Users want predictive analytics

One thing the end-user respondents are sure about the future is that predictive analytics will be a priority. A full 64% reported they would be prioritizing these technologies going forward, and 35% said it would be a high priority.

During the last year, panoramic cameras and predictive analytics were the top two security trend topics that caught the attention of end-user respondents – with 50% and 38% respectively. Other topics caught the attention of 29% or fewer respondents.

IoT and AI moving mainstream

Study respondents also think that some emerging technologies that were not explicitly designed for security will nonetheless become relevant to the security market shortly.

In particular, 54% of the end-users believe that the Internet of Things, or IoT, will be mainstream surveillance technology by 2020, and one third (33%) say that Artificial Intelligence, or AI, will make the most significant impact on the surveillance industry by 2020. Close behind, 32% say automation will make the most significant impact. Together, these results again indicate a willingness on the part of end-user respondents to accept and incorporate emerging technologies into their security programs, and they are optimistic about the development, testing and deployment timetables.

Surveillance: More than security

Security end-users have heard and understood stories about companies using video surveillance footage for additional business purposes. For example, it’s known that national retailers use video cameras in their stores not only to combat theft and fraud but also to gauge the effectiveness of marketing programs and in-store product displays. Respondents in this study appear to have incorporated these ideas into their security system expectations, even if the results haven’t come as of yet.

Security end-users have heard and understood stories about companies using video surveillance footage for additional business purposes. For example, it’s known that national retailers use video cameras in their stores not only to combat theft and fraud but also to gauge the effectiveness of marketing programs and in-store product displays. Respondents in this study appear to have incorporated these ideas into their security system expectations, even if the results haven’t come as of yet.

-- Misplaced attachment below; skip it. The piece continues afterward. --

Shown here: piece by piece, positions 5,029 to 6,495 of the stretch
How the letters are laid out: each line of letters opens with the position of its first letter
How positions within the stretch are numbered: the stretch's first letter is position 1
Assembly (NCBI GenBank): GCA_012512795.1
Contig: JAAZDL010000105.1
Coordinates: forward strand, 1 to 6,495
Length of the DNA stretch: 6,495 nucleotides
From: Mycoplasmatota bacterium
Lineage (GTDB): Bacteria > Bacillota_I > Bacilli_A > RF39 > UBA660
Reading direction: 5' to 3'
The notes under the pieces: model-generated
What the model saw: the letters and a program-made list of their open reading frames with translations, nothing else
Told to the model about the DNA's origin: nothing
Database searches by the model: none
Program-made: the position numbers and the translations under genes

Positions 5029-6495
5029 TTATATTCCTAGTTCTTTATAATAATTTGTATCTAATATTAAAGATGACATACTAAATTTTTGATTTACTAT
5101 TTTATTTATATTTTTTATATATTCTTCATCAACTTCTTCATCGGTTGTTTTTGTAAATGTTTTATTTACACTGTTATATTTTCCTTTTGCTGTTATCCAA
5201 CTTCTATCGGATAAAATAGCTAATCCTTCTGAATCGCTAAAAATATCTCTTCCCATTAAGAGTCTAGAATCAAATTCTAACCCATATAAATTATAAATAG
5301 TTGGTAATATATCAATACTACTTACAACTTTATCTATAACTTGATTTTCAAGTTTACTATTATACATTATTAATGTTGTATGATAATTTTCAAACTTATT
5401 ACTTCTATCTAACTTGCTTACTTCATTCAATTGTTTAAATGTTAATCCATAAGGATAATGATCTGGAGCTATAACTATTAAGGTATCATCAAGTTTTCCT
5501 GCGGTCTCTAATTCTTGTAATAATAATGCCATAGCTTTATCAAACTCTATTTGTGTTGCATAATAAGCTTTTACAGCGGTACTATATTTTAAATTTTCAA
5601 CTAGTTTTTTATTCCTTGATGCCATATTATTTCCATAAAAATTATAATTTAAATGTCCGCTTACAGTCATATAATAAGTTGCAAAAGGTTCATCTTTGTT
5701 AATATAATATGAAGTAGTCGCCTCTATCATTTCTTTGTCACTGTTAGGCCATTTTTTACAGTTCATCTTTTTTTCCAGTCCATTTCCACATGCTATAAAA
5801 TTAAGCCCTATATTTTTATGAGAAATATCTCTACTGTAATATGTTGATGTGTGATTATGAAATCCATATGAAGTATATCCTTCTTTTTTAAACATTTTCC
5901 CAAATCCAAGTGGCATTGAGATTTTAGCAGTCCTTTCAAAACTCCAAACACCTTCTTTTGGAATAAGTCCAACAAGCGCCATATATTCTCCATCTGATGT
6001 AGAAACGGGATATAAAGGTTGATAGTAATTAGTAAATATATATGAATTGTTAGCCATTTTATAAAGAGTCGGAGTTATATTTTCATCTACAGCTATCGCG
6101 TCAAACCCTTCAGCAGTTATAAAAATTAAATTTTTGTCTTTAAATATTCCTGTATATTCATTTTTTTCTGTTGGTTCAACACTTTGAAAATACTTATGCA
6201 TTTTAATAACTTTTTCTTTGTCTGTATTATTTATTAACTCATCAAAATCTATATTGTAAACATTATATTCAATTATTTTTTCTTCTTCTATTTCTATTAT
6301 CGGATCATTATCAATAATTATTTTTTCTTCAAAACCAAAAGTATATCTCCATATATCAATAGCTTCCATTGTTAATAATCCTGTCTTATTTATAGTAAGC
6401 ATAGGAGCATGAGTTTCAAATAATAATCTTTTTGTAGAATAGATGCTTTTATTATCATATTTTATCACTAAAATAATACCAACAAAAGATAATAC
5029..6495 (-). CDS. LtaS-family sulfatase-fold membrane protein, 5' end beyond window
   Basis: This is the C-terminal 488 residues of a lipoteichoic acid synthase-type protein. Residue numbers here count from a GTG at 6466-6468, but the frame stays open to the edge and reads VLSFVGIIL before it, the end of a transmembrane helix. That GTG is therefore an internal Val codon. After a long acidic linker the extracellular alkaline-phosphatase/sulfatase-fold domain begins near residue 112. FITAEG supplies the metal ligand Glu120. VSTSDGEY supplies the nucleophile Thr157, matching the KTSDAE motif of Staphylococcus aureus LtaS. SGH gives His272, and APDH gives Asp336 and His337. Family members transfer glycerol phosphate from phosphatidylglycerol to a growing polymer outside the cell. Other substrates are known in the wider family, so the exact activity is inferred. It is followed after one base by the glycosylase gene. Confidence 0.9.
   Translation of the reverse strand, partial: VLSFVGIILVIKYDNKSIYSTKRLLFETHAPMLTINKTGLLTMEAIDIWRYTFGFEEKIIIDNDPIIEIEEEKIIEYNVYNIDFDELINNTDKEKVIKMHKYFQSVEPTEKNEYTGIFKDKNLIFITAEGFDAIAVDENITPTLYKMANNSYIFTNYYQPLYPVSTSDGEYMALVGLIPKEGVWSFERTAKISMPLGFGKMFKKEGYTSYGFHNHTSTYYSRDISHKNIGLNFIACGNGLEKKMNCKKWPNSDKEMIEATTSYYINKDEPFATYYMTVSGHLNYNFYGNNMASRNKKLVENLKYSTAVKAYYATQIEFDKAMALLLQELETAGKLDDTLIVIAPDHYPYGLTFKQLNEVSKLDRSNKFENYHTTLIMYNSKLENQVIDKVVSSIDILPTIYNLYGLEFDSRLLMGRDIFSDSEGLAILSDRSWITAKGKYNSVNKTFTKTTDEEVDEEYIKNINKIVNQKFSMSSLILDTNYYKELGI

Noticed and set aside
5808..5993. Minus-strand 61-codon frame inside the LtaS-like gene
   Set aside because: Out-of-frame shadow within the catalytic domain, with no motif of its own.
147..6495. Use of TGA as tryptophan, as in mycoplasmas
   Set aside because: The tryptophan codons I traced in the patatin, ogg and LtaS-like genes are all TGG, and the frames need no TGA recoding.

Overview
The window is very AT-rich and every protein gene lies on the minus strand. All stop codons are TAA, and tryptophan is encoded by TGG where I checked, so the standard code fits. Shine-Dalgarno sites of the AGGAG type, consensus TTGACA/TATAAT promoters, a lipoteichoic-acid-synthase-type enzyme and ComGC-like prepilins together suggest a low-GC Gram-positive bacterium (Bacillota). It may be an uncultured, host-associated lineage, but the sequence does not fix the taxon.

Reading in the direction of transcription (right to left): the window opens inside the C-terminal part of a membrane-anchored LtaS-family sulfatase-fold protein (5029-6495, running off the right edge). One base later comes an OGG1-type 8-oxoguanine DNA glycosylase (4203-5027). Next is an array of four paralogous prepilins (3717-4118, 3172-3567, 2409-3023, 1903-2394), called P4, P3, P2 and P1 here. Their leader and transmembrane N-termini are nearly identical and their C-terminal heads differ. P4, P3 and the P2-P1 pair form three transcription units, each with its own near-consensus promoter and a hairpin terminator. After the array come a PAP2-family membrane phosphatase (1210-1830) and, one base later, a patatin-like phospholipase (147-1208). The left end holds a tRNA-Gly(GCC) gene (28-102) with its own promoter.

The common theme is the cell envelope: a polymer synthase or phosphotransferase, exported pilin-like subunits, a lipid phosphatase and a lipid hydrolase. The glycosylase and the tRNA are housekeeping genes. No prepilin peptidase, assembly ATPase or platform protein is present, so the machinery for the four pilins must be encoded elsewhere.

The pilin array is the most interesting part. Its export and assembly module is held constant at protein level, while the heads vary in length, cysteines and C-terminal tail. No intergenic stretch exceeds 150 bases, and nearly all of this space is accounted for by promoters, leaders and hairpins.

data closer to useful intelligence, which should further increase adoption and use. In a related question, 54% reported already using video surveillance for operational purposes, and another 12% planning to introduce that initiative soon. Of the 54% that have already implemented some operational uses, most report that the full potential is yet to be realized, while 19% say that they have seen ‘proven results.’

These responses further support the evidence that end-users are confident that the new technologies will provide benefits and are trying out, or at least will experiment with, operational scenarios. As specific solutions prove successful, we expect them to spread within market verticals and trigger additional sales opportunities.

Recommendations

Based on interpreting the responses collected in this study, and the associated findings, there are several recommendations for video surveillance integrators and providers going forward.

  • Prioritize offering an easy-to-use system for smaller users, to make it easier to implement and scale, particularly if the upgrade path is clear.
  • Implementing even basic automation/ analytics reduces the need for dedicated security monitoring and staff. Alerts can be set to trigger attention when needed, while the video is available for review if an incident occurs.
  • Make sure to consider the non-security benefits including liability reduction, marketing information etc., that may offset costs of a security system and bring additional business value.
  • A full solution provider, with confirmed testing and compatibility of system elements, is the lowest risk and most effective approach.

 


Contributed By PELCO


 

One Thought to “Survey Highlights Needs for Intelligent Video Surveillance Solutions”

  1. Anonymous

    Insightful